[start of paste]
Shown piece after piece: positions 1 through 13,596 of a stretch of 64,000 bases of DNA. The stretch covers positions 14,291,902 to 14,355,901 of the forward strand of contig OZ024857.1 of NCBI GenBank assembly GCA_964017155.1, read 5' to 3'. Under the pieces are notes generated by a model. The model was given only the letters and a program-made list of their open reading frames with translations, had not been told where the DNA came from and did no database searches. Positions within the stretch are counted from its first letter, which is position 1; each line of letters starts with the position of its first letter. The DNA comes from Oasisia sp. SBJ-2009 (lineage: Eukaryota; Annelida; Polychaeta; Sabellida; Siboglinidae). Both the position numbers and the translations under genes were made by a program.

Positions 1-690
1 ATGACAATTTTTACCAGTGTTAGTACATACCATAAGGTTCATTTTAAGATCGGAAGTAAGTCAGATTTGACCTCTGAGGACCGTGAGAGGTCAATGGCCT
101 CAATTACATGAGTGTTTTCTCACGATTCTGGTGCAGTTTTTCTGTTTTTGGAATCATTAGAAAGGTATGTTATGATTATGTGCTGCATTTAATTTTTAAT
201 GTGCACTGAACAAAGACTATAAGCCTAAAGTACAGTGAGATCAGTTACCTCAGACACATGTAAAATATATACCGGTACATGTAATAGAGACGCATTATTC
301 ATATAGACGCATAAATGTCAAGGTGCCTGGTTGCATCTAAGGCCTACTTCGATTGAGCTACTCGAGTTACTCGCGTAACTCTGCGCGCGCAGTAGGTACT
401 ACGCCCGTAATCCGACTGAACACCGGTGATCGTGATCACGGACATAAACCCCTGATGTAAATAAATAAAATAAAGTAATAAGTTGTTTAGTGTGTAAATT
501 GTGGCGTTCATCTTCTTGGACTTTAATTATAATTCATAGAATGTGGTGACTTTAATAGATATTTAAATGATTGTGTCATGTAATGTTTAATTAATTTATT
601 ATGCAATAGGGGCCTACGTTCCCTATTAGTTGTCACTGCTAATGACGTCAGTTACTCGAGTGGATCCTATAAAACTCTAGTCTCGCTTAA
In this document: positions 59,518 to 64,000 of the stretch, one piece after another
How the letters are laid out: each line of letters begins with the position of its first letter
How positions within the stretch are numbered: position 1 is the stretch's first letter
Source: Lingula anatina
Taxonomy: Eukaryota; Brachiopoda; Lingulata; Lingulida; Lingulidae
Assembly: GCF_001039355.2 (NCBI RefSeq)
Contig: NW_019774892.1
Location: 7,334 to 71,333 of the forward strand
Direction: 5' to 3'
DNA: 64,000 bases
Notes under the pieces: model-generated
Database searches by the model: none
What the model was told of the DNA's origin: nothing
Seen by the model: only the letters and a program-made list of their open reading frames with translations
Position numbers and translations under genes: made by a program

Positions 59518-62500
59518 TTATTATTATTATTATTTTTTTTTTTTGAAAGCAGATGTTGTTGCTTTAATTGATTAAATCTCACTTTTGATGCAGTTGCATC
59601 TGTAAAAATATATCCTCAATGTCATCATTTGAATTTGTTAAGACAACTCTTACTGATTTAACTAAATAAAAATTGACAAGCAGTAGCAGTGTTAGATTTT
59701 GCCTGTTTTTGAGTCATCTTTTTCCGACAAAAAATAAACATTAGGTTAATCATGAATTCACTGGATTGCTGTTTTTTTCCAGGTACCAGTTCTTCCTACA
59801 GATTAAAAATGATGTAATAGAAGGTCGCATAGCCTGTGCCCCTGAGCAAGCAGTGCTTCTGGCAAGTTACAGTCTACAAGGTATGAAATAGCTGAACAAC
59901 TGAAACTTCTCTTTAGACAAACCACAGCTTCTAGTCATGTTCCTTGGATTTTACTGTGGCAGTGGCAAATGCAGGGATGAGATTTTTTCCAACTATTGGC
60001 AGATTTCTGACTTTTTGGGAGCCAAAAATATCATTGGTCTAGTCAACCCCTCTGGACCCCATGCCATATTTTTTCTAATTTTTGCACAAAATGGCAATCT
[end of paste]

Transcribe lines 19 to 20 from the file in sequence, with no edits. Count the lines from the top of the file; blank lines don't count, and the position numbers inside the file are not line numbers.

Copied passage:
DNA: 64,000 bases
Notes under the pieces: model-generated